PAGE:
Yes Andrew the LS430 is S500 quick, and in the past its sole mission has been a cloud to seperate you from the world and get you where you are going and FAST. However, the '04 car with the 18" wheels and the sport suspension is.. gasp.. FUN to drive.
Apr 23, 2004 (11:03 am)
But usually suspension is not equal. They are designed to match the chassis. A 50-50 split does not guarantee a sharp turn-in/quick/balanced response. The rest of the chassis must help.
NSX generally understeers, and it might take turning off the traction control to induce oversteer on power. IMO, though, mid engine/RWD layout is the best bet for responsive steering and fun ride. Optimum for braking (weight shifts front), acceleration (weight shifts to the rear) and of course, low polar moment with the single most heavy item... the engine/transmission right in the middle of the chassis.
To keep this on topic, don't we wish RL was the production version of Acura DNX (Honda Dual Note)? (Dual Note was mid engined sedan, but with AWD using electric motors)
#2113 of 7386 Re: bragging rights [andrewtran71 #664] by ceric
Apr 23, 2004 (11:13 am)
Yeah, alright. I agree. It's not fair to compare the LS to the RL. They are not even in the same class.
I have test driven the GS300. I guess the RL should be compared to that, although I think the GS is still a lot quieter and more cushioned on the steering wheel.
I don't know. It just cracks me up when those Acura sales people tell me that the the LS 430 is the primary competitor of the RL and how the RL is a luxury cruiser like the LS.
Yeah, I'm not into performance driving. I guess Acura not being a huge company can only afford to please a certain crowd. Lexus/Toyota is a much bigger company so they try to please a wider variety.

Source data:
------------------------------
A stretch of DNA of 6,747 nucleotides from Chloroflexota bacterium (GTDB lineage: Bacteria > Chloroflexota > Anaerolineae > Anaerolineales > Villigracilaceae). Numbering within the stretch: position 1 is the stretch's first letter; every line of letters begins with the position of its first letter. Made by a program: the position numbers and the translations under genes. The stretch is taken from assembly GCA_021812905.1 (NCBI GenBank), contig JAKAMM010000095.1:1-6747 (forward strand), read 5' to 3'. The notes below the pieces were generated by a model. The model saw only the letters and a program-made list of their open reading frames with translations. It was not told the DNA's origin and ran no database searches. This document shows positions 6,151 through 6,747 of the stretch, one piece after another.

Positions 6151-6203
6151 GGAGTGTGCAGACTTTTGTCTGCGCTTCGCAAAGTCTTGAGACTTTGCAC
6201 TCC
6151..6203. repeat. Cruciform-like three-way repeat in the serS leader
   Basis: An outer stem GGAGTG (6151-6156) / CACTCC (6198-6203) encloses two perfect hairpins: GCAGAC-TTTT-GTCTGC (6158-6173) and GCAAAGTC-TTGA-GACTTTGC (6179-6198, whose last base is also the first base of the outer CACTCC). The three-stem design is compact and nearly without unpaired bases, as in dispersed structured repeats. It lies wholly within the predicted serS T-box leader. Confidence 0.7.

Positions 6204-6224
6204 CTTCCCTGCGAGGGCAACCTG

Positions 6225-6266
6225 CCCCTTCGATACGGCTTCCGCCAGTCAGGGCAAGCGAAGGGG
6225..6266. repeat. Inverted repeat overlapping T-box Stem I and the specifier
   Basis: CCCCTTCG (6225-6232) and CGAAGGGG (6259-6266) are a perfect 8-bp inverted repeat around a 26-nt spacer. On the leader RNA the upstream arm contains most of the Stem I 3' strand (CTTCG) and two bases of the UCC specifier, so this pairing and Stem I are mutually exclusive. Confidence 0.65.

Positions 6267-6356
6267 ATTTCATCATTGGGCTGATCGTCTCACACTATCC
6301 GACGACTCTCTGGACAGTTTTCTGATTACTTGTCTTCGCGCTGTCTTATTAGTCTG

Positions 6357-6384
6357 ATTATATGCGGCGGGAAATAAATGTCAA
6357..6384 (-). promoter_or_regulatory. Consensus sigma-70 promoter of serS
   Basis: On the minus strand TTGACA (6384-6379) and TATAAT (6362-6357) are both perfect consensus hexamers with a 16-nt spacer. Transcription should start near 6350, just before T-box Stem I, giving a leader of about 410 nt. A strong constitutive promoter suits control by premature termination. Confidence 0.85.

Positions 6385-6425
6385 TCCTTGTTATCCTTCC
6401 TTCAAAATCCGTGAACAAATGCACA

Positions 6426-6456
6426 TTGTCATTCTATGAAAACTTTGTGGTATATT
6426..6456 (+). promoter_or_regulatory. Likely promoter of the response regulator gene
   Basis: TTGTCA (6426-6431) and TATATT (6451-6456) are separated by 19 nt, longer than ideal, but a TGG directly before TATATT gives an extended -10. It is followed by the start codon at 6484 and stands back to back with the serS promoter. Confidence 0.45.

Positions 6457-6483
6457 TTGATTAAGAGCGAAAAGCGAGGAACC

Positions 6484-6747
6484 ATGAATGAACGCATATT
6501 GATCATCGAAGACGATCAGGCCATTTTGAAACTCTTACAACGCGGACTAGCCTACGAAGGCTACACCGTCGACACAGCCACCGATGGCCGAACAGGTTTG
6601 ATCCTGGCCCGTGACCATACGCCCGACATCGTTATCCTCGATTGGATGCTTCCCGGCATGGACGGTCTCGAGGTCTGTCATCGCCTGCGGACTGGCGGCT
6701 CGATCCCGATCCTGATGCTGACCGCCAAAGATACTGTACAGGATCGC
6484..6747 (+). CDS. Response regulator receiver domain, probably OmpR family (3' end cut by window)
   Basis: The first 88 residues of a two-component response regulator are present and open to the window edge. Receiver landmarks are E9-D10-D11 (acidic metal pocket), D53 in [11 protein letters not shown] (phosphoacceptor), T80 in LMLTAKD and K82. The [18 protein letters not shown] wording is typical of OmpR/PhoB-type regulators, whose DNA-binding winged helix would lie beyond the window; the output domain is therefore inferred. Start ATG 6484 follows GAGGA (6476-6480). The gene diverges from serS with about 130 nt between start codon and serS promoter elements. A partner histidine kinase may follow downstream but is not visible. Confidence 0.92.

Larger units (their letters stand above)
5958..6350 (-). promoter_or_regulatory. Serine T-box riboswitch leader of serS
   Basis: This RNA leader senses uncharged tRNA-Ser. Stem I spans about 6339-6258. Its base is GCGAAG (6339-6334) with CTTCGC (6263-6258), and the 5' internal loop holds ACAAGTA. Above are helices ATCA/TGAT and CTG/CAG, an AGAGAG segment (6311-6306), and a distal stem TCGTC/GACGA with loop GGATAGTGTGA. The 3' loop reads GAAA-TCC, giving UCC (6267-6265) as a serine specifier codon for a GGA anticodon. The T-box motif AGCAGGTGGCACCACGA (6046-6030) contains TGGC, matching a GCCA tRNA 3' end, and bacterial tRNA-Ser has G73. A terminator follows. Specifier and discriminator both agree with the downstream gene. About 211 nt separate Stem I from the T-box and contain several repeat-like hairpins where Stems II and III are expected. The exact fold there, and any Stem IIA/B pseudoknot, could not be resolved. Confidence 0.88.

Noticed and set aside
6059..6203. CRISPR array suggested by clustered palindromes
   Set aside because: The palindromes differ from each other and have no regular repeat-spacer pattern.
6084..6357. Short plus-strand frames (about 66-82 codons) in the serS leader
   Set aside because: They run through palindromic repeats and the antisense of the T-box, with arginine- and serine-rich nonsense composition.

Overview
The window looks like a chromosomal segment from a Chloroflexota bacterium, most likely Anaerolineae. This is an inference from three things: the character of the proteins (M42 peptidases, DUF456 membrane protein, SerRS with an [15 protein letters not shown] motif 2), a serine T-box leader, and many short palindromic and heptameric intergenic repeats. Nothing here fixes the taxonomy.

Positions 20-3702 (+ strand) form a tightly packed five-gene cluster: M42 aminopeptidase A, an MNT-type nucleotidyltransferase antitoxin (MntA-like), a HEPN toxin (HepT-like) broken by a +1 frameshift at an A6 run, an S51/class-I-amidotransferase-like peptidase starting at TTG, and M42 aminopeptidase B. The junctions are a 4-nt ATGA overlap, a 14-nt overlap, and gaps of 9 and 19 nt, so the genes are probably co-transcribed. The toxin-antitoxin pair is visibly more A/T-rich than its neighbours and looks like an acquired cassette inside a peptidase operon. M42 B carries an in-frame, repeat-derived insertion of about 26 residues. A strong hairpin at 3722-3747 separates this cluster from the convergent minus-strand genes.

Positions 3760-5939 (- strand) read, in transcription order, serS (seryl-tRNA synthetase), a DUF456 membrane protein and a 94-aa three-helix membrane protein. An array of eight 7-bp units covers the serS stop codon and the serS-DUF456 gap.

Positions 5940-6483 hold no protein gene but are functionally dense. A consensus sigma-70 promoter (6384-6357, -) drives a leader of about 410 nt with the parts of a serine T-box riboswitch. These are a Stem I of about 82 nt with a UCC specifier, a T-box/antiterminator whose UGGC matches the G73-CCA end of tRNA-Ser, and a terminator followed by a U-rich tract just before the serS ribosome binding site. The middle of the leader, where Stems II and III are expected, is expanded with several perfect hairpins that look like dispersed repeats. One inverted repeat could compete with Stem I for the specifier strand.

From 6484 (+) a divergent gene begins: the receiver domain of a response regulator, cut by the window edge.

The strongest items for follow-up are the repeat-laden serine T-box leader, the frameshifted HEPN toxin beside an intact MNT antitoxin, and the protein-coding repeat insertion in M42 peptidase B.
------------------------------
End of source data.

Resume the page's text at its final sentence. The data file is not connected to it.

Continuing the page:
#2114 of 7386 2006 is going to be so exciting
Apr 23, 2004 (11:13 am)
I am going to get a new car in 2006 because both Corvette, and RL have come out more than 1 year, and the new BMW 4 series arrival(Man, I sure would like to get the new M4). I like BMW for its legendary chassis and handling, Corvette's unbeatable value in its class, yet I think I am going to get the new RL for its quality as I will own the car for next 10 years. On top of all this, the hybrid is going to change the auto industry if they can perform on par or even better than its counterparts.
It is so exciting.
Apr 23, 2004 (11:35 am)
Just to clarify... When I wrote that the RL was being fitted with AWD to silence the "we want RWD" crowd, I didn't mean to imply that it was purely a PR move.
No, no, no. SH-AWD has the potential to be a huge factor in how well the car performs.
What I was writing about was the lack of a non-AWD model. If Acura produced a FWD version without SH-AWD, then the PR might read, "A great car, but only if you buy it with with SH-AWD." By making it AWD-only, they eliminate any qualifications. The same PR reads, "A great car. Period."
Apr 23, 2004 (11:53 am)
Someone asked about the system employed in the SH-AWD system to distribute torque. Unfortunately, it's a bit of a mystery to me. I can describe it's function, but not how it achieves the results.
Honda has a gizmo ahead of the rear differential (more or less part of the diffy), which they call an acceleration device. This is what allows the front axle to be driven at a different speed than the rear axle. It also adjusts the power output from a default 70/30 bias to 30/70 based on yaw sensors, steering input, tire slippage, and throttle position.
Another part of the differential (between the rear half-shafts) takes care of directing torque away from the inside wheel and pushing the outside wheel faster. They commplish this using wet multi-plate clutch packs and electromagnetic couplings to pull those clutches together. These eletromagnetic couplings are one of the items that Honda claims is a "world's first" for AWD design.